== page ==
Cannabis can be eaten as an edible
Cannabis can be eaten as an edible

The value of the edibles market

Once again we’re dealing with the idea that much of what gets sold, is actually on the black market; for which we don’t have figures, and which doesn’t play into the value of a legal market. Just to be clear on this point; while dispensaries can be found all over the place in any legal state, nearly every state also has a massive deficit in legal dispensaries. This indicates that much of what is sold, isn’t part of the legal market.

A Global Market Insights report from October of this year, stated that the cannabis edibles market was valued at just over $8 billion in 2022. According to this report, the market is estimated to experience a compounded annual growth rate of 16.5% from 2023-2032. It’s expected to be worth over $37 billion by 2032, according to this company.

Estimates in this industry should always be taken with a grain of salt, however. Just remember CBD was meant to have skyrocketed in use by now, and in reality, this didn’t happen beyond a point; and certainly not outside medical markets. Plus, as this only pertains to a legal market, growth of the black market, or a divergence from the legal market, could make this number way smaller; even if edible use increases.

For now, Global Market Insights gives the statistic that edibles should take up about 17% of the global cannabis market by 2032. It also says that as of 2022, that just over 50% of edibles are THC dominant, globally. Also for 2022, GMI says that cannabis baked good products accounted for $4.27 billion in market value globally; while in North America, the entire edibles industry was valued at $3.6 billion in 2022.

As a testament to the lack of ability for consistent numbers – due mostly to these being state industries; different companies have differing numbers for market size, and for growth expectations. For example, GlobeNewsWire estimated the 2022 market to be bigger, at $9.6 billion. It gives an expectation for 2030, not 2032, but puts the number at $27.2 billion.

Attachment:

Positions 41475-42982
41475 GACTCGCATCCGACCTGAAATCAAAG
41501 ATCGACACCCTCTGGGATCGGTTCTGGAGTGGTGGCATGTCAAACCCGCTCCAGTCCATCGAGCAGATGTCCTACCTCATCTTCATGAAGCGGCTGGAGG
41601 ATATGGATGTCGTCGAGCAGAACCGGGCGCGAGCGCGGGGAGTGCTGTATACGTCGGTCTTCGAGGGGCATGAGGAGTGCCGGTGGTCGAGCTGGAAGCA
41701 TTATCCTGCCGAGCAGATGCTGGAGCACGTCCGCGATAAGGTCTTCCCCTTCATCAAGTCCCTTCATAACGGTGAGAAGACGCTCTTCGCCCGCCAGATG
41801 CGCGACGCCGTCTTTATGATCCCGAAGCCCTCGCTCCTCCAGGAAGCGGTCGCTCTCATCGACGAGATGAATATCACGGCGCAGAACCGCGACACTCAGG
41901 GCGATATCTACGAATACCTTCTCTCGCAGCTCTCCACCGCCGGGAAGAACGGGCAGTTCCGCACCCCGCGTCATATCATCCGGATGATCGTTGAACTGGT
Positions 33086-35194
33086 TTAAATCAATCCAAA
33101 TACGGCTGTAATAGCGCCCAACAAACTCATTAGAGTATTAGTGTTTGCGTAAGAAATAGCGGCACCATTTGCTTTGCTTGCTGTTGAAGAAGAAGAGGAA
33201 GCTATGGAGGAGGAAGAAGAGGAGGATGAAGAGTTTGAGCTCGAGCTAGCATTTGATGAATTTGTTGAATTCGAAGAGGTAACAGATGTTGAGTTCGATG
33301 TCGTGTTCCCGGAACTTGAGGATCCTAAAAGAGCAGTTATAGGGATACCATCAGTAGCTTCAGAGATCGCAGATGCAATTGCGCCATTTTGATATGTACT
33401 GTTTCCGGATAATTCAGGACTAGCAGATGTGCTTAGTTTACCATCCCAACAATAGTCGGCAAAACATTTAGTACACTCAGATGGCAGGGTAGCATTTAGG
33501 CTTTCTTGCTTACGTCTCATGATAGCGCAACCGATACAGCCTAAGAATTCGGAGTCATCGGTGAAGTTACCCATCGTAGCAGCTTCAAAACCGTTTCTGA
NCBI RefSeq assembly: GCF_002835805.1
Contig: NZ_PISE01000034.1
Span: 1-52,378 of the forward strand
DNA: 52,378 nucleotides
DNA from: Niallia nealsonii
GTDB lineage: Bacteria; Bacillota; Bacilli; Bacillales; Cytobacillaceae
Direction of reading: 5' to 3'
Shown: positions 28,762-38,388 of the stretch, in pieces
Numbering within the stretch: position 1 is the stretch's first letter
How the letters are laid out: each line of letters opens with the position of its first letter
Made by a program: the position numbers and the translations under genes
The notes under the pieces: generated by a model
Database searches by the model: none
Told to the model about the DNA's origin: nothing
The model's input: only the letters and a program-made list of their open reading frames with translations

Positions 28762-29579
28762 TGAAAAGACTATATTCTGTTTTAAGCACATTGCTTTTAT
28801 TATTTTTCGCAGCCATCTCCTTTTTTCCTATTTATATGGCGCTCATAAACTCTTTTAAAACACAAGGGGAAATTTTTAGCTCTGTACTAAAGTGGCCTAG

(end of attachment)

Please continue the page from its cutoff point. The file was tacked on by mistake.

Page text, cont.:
Edibles compared to other cannabis products

How much of the overall market share do edibles take up? According to Cannabis Business Times from December 26th of this year, edibles account for 13% of sales, while flower accounts for 40%, and vapes take up 25%.

Cannabis beverages are also edibles
Cannabis beverages are also edibles

This is a couple percentage points higher than an estimate from 2020, which put the edibles market at 11% of the total cannabis market. This came from an analysis of seven states by the company Headset, and included data from California, Colorado, Massachusetts, Michigan, Nevada, Oregon, and Washington, only. According to that analysis, edibles use rose to 11% in 2020, from 10.65% in 2019.

There aren’t too many other companies giving a statistic here. Likely because it involves accumulating the data of different states, since there isn’t federal oversight. On a state level, there is also information to consider, which adds to the overall picture. Like for Connecticut, which reported that in November 2023, 12% of sales were from edibles, while 50% and 31% came from flower and vapes, respectively. This is close to the 13% given by Cannabis Business Times.

Edibles are eyed as a growing trend; and the increase in expected market size indicates that its thought the market will rise even more, and quite profusely. We’ll have to wait for next year’s numbers to see how fast this happens, or if some new trend comes up first, to offset this current one.

Conclusion

It’s been an interesting year in the world of weed; with tons of legal changes, new products, interesting research, and changing trends. 2024 is sure to bring us even more; in the cannabis edibles market, and beyond. So, here’s to having a safe, happy, and healthy new year; complete with all the weed products you could ever dream of.

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About the author

Sarah Friedman

I look stuff up and and write stuff down, in order to make sense of the world around. And I travel a lot too.